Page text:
Home Schoolers Have An Unfair Advantage? Sour Grapes, Anyone?


| June 16, 2000


As a product of an alternative Waldorf school, I have to admit that I got a certain pleasure from seeing home-schooled kids--also products of an alternative to conventional public and private schools--recently win an academic double-header, taking home the gold in both the National Spelling Bee and the National Geographic Bee. Neither was the irony lost on me when critics charged that home schoolers have 'unfair advantages' over kids who attend public schools, like a recent Fox News report that asked whether 'the odds are stacked in favor' of home-schooled spelling whizzes who spend hours a day poring over dictionaries, unencumbered by school bells. And I'm not alone.

'Speaking as an outraged home schooling mom of two,' says Helen Cordes, a frequent contributor and former Utne Reader editor, writing in Salon's online parenting zine Mothers Who Think. 'I'm here to say that the home school critics are ... absolutely right. And they're absolutely wrong.'

Home schoolers do have extra time to devote to a particular hobby or interest, she says. But it's not because they don't have a full academic load. The biggest disadvantage for public schoolers 'is what they do at home after they leave school. The latest statistics show that 8- to 13-year-olds spend an average of 6.5 hours daily in front of a screen. There's no way kids can even discover what their strengths are, much less indulge them, with their creative juices sucked dry by passive staring.'

And besides, Cordes points out, 'Let's be honest: the folks most likely to cry 'foul' about successful home-schooled kids are competitive parents who expect their kids to always win first place. Sour grapes, anyone?' Go there>>


Below the fold --

Green Activists Offer Lessons About Sustainable Energy to World Petroleum Congress, End of Oil Action Coalition, Independent Media Center Calgary
Environmental activists installed state-of-the-art solar and wind technology in front of the conference hall in Calgary, Canada, where oil industry heavyweights gathered for their high-level petroleum congress. Two 400-watt wind turbines flanked two 350-watt solar panels below a banner reading 'Sunshine's Free, What's Oil Costing Us?' The clean energy system powered a PA system for speakers and music as well as videos illustrating the serious environmental impact of oil production and use. This came just days after two American activists attending the teach-in and protests in Calgary were detained, arrested, and expelled from the country by Canadian immigration authorities, echoing the hardline approach to protests recently seen by police in Seattle and Washington, D.C. Go there>>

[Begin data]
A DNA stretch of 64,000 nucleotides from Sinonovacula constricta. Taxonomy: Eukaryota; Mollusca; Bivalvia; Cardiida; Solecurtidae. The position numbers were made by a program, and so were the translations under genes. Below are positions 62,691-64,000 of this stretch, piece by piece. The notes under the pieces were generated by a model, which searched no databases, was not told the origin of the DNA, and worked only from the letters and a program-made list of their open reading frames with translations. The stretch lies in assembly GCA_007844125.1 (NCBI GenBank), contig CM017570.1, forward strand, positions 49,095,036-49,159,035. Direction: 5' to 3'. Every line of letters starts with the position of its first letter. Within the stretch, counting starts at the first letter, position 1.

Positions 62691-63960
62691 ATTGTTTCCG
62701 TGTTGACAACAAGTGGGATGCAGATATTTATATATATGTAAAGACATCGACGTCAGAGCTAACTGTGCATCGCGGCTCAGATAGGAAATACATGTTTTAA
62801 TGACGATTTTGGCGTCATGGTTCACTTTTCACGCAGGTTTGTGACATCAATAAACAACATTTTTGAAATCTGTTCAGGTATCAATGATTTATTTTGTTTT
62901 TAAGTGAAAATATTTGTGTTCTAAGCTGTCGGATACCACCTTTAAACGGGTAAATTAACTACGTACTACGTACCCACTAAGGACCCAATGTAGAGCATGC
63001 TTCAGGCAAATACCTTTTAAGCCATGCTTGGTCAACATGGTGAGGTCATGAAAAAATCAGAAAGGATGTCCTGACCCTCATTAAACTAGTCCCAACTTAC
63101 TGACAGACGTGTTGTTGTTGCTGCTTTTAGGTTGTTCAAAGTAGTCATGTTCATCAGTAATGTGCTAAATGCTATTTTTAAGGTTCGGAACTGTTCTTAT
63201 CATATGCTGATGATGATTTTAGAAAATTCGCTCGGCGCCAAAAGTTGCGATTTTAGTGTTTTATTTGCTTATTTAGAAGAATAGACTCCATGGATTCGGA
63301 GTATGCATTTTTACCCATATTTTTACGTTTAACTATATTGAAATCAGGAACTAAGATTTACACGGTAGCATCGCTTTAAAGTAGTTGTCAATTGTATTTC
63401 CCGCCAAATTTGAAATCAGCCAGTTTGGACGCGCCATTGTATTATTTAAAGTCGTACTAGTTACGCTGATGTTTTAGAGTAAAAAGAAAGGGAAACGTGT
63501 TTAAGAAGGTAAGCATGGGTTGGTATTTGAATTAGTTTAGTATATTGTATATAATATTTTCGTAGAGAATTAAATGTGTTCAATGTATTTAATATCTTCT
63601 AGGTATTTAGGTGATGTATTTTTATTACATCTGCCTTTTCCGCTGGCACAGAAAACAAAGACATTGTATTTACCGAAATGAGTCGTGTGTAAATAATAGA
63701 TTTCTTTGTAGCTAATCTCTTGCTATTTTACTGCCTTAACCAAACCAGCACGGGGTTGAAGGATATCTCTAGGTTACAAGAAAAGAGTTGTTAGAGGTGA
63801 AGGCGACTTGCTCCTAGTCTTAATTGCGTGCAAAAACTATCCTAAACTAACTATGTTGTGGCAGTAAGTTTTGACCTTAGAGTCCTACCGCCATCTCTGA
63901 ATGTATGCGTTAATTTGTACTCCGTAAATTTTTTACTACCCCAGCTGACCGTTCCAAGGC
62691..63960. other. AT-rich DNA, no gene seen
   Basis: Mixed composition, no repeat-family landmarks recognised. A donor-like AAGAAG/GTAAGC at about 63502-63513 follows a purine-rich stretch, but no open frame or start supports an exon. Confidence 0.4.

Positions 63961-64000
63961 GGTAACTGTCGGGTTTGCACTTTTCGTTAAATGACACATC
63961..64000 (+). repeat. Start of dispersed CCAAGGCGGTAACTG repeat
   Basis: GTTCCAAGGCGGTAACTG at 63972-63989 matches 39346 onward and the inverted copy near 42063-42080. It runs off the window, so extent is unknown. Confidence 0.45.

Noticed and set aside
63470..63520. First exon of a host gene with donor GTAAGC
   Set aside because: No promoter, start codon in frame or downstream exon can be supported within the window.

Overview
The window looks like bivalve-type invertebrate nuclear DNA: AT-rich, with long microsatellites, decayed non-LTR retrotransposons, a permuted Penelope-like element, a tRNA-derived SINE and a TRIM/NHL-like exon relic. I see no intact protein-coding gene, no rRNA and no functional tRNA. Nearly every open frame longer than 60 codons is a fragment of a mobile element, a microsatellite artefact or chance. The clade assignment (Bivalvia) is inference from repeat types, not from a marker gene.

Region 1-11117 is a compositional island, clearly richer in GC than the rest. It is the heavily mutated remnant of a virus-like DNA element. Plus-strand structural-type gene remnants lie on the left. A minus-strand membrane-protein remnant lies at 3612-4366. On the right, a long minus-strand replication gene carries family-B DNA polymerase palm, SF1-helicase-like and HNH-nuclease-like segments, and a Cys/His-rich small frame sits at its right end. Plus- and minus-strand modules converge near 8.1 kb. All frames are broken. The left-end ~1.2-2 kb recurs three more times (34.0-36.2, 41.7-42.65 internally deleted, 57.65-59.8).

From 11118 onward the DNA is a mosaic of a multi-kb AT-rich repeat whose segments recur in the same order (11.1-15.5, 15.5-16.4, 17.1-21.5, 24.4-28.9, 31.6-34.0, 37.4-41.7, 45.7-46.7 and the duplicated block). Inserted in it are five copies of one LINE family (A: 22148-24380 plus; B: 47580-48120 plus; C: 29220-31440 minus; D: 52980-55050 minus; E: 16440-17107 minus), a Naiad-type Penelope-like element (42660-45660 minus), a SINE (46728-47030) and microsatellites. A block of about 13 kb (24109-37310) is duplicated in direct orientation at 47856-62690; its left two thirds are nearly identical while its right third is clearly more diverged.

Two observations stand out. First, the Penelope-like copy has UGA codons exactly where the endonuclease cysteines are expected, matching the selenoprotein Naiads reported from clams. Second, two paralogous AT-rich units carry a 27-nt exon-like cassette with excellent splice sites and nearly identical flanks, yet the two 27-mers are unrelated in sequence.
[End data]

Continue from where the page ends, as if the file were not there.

Playing Hooky 101: How to Stay Sane in a Cube Farm, Christina V. Tormey, Hartford Advocate
Fresh from a week spent hard at work slacking off while the boss was away, Christina Tormey gives us some handy tips for staying sane in the modern corporate workplace. 'Navigating a two-hour (or longer) lunch is perhaps the easiest way to slack off. Never take lunch at the same time every day. People will observe your habits, and when you don't adhere to them, they'll notice. (Don't forget the avoiding attention rule.) Most people take lunch around noon or 1 p.m. Start your lunch at 11 a.m. and return when everyone else does around 1 or 2. Make sure to leave something open on your computer screen or leave folders open at your desk, so it looks as if you're in the middle of something and just left for a quick bathroom run or something equally innocent (and brief).' Go there>>

--Your host Leif Utne surfs the Web so you don't have to. But he always loves a good tip. Have one? Send it in.


Like what we're doing? Got a gripe?
Send a letter to the editor.

Or post your feedback Utne Salon.














Pay Now Save $5!

Utne Summer 2016Want to gain a fresh perspective? Read stories that matter? Feel optimistic about the future? It's all here! Utne Reader offers provocative writing from diverse perspectives, insightful analysis of art and media, down-to-earth news and in-depth coverage of eye-opening issues that affect your life.

Save Even More Money By Paying NOW!

Pay now with a credit card and take advantage of our earth-friendly automatic renewal savings plan. You save an additional $5 and get 4 issues of Utne Reader for only $40.00 (USA only).

Or Bill Me Later and pay just $45 for 4 issues of Utne Reader!




Facebook Instagram Twitter flipboard


Copyright 2018, All Rights Reserved
Ogden Publications, Inc., 1503 SW 42nd St., Topeka, Kansas 66609-1265